Ronaldo era: How Asensio has failed to explode at Real Madrid in post

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The youngster was expected to become a key man this term, but things have yet to work out and he now finds himself out of favour under Santiago Solari.  If things had gone to plan, this would have been the week of Marco Asensio. Two Clasicos, two big occasions, two games in which he would inevitably shine.  After all, this is a player who has scored on five Real Madrid debuts netting in his UEFA Super Cup, La Liga, Champions League, Copa del Rey and Spanish Super Cup bows for the club in what was an incredible 12 months between August of 2016 and 2017. With Cristiano Ronaldo leaving for Juventus in the summer, this was supposed to be the season in which Asensio stepped up from fringe player to key man at the Bernabeu.

But, unfortunately, things have not gone to plan thus far for the 23-year-old. Real Madrid’s own fortunes have contributed to this. Under Julen Lopetegui, Asensio was a regular, starting 10 of the manager’s 19 games in charge and playing 90 minutes in seven of those. However, most of his game time under the former Spain boss saw him operate in a left-wing position in which he does not feel as effective.“I can be more decisive on the right flank or in the middle,” he said. “If I play more on the right or in the middle, I have more chances to be decisive and get more involved.” But under Santiago Solari, he’s hardly played at all. Only once has Asensio got a full 90 minutes under his belt with the new boss, being granted just seven starts in his 18 games so far.

The chaos around the team has no doubt contributed to a less fruitful season at this point for the Spain international. No fewer than 44 goals left the club over the summer as Ronaldo moved to Juventus, and injuries to Gareth Bale, the man expected to fill Ronaldo’s shoes, mean more pressure has fallen on Asensio. The winger himself does not think that is entirely fair, saying: “I don’t think it’s for me to carry the team – there are players who are much more experienced, have more years playing under their belts and more status than I have and they’re the ones who have to lead the team.” But with Bale rarely fit or in favour and Lucas Vazquez regarded as more of a workhorse than a goal threat, pressure has unexpectedly fallen on the shoulders of a 23-year-old who started just 27 of his 51 games last term. “If those expectations exist it’s because I have proven it on the pitch and I deserve it, I suppose,” he begrudgingly added. But the circumstances of the past and those of the present are completely different.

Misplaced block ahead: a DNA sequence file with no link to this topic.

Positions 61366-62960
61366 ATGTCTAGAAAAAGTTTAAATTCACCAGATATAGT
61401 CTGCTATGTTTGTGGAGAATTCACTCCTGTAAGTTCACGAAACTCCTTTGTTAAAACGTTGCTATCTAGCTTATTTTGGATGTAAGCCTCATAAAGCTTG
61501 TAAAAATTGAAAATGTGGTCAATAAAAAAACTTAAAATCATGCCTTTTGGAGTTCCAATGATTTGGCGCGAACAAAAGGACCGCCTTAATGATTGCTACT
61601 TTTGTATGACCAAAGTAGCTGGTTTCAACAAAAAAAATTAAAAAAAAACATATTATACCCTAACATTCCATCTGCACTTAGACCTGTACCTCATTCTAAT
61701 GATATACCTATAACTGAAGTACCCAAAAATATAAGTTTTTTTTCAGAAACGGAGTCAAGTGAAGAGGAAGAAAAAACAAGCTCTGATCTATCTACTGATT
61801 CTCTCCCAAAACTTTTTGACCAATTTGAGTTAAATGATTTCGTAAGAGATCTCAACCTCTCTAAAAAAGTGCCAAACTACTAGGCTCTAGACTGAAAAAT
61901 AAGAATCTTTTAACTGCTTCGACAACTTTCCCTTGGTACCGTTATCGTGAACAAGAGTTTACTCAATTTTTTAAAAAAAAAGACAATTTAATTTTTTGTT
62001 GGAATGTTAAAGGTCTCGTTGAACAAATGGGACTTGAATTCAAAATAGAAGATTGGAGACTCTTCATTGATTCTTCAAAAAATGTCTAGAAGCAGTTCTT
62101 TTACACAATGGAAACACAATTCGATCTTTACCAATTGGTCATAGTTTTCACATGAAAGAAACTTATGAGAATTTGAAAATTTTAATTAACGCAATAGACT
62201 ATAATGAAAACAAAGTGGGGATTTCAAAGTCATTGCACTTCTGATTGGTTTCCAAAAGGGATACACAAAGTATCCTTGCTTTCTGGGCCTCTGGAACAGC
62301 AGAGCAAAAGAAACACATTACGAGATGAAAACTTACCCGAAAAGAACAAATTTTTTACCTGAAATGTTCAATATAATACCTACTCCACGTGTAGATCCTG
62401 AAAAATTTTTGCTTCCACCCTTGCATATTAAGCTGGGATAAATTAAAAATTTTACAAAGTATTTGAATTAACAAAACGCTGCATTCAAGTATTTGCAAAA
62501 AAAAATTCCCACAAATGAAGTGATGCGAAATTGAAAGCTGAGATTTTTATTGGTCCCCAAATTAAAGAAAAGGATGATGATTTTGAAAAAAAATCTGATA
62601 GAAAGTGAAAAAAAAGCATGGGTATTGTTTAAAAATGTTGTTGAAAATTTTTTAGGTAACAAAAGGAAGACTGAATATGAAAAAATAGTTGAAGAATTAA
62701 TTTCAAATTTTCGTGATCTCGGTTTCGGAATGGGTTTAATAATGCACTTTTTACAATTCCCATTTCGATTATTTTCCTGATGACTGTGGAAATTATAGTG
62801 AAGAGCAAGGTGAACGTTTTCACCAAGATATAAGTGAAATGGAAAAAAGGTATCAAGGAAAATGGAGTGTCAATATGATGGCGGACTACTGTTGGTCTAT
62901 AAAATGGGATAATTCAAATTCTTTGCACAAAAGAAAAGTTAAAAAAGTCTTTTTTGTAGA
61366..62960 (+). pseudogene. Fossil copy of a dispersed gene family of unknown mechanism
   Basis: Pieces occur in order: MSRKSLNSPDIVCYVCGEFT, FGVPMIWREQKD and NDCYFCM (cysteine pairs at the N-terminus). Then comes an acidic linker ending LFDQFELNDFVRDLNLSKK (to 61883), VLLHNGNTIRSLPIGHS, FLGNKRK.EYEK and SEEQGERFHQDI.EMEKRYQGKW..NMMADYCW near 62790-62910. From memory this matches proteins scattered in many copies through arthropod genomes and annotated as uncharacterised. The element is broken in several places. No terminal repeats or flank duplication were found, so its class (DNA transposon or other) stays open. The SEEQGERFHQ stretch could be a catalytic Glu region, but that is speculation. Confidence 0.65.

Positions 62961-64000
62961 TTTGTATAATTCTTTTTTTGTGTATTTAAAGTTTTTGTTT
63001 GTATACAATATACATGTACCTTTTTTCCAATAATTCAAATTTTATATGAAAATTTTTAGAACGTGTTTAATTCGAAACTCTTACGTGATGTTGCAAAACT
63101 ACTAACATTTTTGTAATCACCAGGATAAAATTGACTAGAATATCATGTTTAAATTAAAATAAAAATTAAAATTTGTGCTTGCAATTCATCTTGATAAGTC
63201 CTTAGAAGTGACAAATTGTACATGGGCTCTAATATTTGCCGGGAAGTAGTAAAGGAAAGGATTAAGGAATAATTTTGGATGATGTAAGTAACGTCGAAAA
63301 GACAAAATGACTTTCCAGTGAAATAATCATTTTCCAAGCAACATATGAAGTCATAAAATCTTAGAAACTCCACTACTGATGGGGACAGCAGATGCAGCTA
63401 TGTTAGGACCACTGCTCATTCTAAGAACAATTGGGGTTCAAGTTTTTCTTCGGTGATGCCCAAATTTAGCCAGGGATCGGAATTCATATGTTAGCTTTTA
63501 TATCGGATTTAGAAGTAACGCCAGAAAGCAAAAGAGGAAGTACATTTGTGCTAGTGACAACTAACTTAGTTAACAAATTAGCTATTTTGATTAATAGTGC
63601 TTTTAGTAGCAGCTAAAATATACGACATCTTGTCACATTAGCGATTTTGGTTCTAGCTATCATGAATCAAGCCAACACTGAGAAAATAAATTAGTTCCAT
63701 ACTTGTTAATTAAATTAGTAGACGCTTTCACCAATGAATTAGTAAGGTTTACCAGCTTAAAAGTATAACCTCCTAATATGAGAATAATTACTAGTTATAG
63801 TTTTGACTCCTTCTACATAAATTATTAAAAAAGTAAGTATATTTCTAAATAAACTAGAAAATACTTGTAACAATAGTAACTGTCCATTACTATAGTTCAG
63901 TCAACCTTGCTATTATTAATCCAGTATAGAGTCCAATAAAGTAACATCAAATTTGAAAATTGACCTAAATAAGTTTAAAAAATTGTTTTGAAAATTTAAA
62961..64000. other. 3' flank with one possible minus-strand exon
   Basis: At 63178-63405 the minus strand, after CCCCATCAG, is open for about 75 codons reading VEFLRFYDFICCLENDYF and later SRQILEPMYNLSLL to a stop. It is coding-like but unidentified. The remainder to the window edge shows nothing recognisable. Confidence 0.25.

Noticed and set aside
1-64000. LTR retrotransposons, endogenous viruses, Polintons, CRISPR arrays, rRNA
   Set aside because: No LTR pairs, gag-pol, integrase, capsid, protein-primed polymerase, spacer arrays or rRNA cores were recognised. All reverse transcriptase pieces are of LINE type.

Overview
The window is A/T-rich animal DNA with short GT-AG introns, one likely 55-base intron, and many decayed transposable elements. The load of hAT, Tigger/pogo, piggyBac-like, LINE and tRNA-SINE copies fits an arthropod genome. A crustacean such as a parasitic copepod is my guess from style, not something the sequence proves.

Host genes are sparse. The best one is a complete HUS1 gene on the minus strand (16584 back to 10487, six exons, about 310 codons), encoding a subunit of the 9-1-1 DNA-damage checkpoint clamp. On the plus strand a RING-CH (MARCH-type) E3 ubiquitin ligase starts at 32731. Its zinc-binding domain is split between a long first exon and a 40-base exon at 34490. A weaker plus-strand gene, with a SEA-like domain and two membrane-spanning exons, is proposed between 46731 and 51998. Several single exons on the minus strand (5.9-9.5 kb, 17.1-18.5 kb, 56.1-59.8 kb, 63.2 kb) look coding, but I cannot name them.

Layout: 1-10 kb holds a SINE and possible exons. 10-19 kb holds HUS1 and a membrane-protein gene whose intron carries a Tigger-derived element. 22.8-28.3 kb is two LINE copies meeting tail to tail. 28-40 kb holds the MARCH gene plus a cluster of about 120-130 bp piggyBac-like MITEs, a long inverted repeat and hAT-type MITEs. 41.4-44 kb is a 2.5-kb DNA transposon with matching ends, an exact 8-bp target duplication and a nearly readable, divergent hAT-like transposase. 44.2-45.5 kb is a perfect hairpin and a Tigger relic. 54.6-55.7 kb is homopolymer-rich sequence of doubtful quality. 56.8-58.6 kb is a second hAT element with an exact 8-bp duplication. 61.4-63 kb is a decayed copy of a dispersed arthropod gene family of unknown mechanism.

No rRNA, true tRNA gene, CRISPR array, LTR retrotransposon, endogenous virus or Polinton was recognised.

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It’s clear that his confidence is not the same as it was under Zinedine Zidane, who often called upon him to save the day. Asensio’s chance conversion rate is down to 14 per cent this season, having stood at 40 per cent the year before and an incredible 62.5 per cent in 2016/17. Whether that’s down to his ineffectiveness under Lopetegui or not, it has not been helped by the emergence of Vinicius Jr either. The Brazilian teenager was a peripheral figure under the former manager, but he has become to Solari’s Madrid similar to what Asensio was to Zidane’s. With two goals and seven assists from eight Copa del Rey appearances, that is understandable. Solari cannot ignore form like that from a player whose lack of game time was significant in the dismissal of his predecessor. 

Speaking to AS after Asensio came to the rescue against Bayern Munich in last year’s Champions League semi-final, Zidane declared his impressive impact as “nothing new”. “He made the difference out there,” the manager said. “He brings real speed and cutting edge and had an excellent impact on the game when he came on. I’m very happy with him, as are his team-mates.” Although not in as big a fixture, Asensio served fans a timely reminder of his ability to perform in the big moments two weeks ago, despite spending just 17 minutes on the pitch. It was his late, late winner that saw Real Madrid edge out Ajax in the first leg of their Champions League last 16 tie to take a slender lead into the upcoming second leg at the Bernabeu.

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“You want to do everything in the five or 10 minutes they give you, so if things don’t go well for you, you have to be strong mentally,” Asensio admitted during a difficult spell last season. But he overcame those difficulties to deliver that key moment in Munich, on the way to another European title. So while things may not be going so well for him right now, Asensio is likely to intervene crucially before the season is up – and there is no better timing than a Clasico.

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